Dina Maccabee: A string queen departs

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For East Bay native Dina Maccabee, it’s the end of hometown ubiquity. Since moving back to California in the mid 1990s after studying at the University of Michigan, the violinist, violist and vocalist has played in an array of bands, from the dizzying world-bluegrass of Japonize Elephants to the lush folk pop of her duo with multi-instrumentalist Jesse Olsen, Ramon and Jessica. But graduate school has coaxed her away and she says farewell to the Bay Area with a series of performances over the next week, including a solo set Thursday, Aug. 8, at the Subterranean Arthouse (on a double bill with accordionist, pianist and saw player Dan Cantrell), and Aug. 15 with Real Vocal String Quartet at the UC Botanical Garden’s Concerts in the Redwood Grove series on a double bill with the jazzy roots band Tin Cup Serenade.

At a time when adventurous string players are reshaping musical currents in New York and Boston, Maccabee has been part of an elite cadre of conservatory-trained Bay Area players who range freely across an array of traditions. Drawn to Wesleyan University by the presence of heavyweights like composer Anthony Braxton and sound artist Paula Matthusen, she’ll be studying composition.

“It’s something I’ve been contemplating for several years,” Maccabee says. “Now that I figured out I like writing music and I have some on-the-job experience it seemed like a good time to learn from some creative mentors. It’s exciting that Anthony Braxton is there, and the big factor is the world music program. I’m not going to be in ethnomusicology, but I love lots of different kinds of music.”


Maccabee has significant Berkeley roots. Her parents met at Cal as grad students, and they moved to Walnut Creek around the time she was born. A graduate of College Prep in Oakland, she worked at Rasputin’s and lived for a while in Le Chateau, the infamous and unlamented UC student co-op. She’s composed scores for Shotgun Players, and has long been a regular presence in Berkeley venues.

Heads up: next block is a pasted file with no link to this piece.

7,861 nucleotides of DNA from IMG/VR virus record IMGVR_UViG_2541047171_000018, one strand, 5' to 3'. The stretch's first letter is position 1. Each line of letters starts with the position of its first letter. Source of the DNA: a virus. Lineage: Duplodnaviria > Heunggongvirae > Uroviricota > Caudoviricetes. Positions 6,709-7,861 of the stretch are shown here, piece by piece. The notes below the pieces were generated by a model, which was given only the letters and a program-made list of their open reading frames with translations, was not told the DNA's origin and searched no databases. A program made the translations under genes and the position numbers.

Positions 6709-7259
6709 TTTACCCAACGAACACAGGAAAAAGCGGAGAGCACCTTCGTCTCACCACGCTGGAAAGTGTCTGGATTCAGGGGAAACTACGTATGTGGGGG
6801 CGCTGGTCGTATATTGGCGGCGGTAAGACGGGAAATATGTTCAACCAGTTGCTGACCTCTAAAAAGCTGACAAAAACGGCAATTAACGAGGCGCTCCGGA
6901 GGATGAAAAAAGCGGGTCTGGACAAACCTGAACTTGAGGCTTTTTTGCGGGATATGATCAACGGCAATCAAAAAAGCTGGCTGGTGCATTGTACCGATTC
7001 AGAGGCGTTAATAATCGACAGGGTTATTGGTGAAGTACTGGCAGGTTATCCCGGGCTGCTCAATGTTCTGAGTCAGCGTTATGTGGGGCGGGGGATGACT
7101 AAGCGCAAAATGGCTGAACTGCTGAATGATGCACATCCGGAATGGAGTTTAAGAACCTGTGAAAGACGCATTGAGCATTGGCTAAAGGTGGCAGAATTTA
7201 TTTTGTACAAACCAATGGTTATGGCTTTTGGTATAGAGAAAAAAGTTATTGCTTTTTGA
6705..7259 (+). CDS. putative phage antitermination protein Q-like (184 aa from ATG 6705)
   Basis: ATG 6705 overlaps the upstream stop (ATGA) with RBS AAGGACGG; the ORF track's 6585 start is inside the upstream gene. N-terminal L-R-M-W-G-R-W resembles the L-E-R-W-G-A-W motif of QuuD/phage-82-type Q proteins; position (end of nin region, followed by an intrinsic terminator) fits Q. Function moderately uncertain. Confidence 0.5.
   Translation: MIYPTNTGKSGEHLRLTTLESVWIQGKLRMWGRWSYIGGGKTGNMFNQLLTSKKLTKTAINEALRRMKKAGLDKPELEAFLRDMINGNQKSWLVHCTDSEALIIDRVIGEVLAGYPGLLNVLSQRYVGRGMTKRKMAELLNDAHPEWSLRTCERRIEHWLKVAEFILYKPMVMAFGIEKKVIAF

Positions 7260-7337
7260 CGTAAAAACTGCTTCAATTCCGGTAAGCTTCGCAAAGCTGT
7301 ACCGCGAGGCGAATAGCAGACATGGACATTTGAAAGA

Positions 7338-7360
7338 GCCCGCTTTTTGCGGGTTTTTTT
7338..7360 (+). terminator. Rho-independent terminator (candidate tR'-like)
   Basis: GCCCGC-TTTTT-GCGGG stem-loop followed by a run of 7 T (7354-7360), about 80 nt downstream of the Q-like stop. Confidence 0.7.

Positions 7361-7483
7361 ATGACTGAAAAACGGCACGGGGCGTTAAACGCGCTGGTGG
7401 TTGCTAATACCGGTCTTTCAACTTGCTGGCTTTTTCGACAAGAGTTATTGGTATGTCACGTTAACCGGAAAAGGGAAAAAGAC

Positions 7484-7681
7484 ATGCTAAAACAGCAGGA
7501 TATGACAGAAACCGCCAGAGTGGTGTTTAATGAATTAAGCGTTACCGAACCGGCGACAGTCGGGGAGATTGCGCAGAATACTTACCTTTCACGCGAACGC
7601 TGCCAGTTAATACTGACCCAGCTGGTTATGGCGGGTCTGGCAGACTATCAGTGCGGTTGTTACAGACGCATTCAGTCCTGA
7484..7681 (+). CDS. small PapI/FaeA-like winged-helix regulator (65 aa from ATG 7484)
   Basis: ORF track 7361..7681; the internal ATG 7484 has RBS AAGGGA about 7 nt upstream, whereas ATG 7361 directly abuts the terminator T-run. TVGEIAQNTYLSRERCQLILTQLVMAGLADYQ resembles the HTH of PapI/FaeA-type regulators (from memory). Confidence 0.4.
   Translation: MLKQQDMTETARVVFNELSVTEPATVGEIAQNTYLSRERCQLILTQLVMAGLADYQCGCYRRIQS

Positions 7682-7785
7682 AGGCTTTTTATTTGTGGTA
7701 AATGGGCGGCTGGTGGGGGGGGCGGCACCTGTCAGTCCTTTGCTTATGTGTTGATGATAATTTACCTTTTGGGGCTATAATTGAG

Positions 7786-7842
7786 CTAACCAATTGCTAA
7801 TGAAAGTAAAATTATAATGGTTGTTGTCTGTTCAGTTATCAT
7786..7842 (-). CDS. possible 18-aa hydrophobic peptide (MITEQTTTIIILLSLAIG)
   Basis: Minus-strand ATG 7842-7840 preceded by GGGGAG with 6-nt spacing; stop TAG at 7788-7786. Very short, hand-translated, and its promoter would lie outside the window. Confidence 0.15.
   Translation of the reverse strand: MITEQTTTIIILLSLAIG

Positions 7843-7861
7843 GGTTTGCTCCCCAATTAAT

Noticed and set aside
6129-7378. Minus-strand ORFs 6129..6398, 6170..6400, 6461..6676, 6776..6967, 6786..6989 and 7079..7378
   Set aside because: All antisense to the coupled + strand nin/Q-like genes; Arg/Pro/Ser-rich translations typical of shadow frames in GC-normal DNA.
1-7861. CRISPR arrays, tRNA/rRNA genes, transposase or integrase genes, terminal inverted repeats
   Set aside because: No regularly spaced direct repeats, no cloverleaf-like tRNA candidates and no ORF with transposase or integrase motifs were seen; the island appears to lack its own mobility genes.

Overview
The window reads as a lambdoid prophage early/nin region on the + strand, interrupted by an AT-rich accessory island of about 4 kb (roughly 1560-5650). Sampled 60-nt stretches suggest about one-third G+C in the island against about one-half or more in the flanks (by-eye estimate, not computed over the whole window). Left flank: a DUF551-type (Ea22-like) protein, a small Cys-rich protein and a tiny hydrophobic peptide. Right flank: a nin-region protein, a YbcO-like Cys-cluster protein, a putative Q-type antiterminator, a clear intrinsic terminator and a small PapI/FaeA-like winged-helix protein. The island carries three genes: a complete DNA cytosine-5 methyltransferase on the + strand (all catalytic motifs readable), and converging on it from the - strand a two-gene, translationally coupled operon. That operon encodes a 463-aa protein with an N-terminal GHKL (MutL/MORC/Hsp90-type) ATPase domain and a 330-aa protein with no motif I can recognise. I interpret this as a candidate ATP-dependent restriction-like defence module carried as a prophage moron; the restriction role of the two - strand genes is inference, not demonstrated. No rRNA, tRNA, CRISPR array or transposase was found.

For Thursday’s Subterranean show, Maccabee plays a rare solo set for violin and voice focusing on songs she wrote while composer in residence last year at the Byrdcliffe Artist Colony in Woodstock. Her solo repertoire also includes her arrangements of songs by the likes of Elliott Smith and Pinback, but the bulk of her solo material is a loosely interlinked body of work “inspired by the atmosphere of a creaky, haunted old farm house,” she says.

“At Byrdcliffe I lived in what had been ice house for an old estate, surrounded by forest. There was no Internet in the studio, and my phone didn’t work, and the only sounds were trains coming by, the rain, these crazy loud crickets, and this very loud electric fan. It was either on, or off, in which case it was way too hot and stuffy.”

While the solo material offers an outlet for Maccabee’s singer/songwriter muse, Real Vocal String Quartet is a roomy vehicle for her variegated musical interests, which range from old Cajun songs and Brazilian choro, to psychogenic Tropicalia, blues and pop. Since coming together about eight years ago the group has gained international exposure, particularly through a collaboration with Canadian singer/songwriter Feist on her 2011 album Metals. Founded by Berkeley violinist Irene Sazer, the quartet has also gained considerable attention at home with high profile gigs like last month’s spot at Stern Grove opening for Kronos Quartet.

Maccabee isn’t counting on maintaining a bi-coastal presence for the next two years, but as an irreplaceable creative catalyst for many of her peers, her absence is going to be palpable. At this point, Real Vocal isn’t contemplating a replacement, and she foresees no end to her partnership with Jesse Olsen in Ramon and Jessica, which has thrived despite the fact they’ve lived in different cities for the past decade. With a grant from San Francisco Friends of Chamber Music they’re at work on an extended a cappella piece based on Gertrude Stein’s children’s book The World Is Round.

“A lot of colleagues have been willing to go on a wait and see basis, to see whether I’ll be totally swamped, working through the weekends,” Maccabee says. “From what I’ve learned it sounds like it’s as hard as you make it, and I tend to make things as hard or intense as I can.”

Recommended Gig

Doug Carn. Photo: Jazz Music Archives
Doug Carn. Photo: Jazz Music Archives

In the late 1960s and early ‘70s, Hammond B-3 organist Doug Carn recorded several albums for Los Angeles-based Black Jazz Records, cosmic soul jazz sessions that became eagerly sought after collector’s items. At a time when the organ was fading as a populist force in jazz, he offered up a spacious new sound. Out of sight for much of the past three decades, he plays Friday at Freight & Salvage with a top-shelf Bay Area band featuring guitar maestro Calvin Keys, Berkeley tenor saxophonist Howard Wiley, and irrepressibly swinging drummer Deszon Claiborne.

Andrew Gilbert, whose Berkeleyside music column appears every Thursday, also covers music and dance for the San Jose Mercury News, Contra Costa Times, Los Angeles Times, Boston Globe and KQED’s California Report. He lives in west Berkeley.

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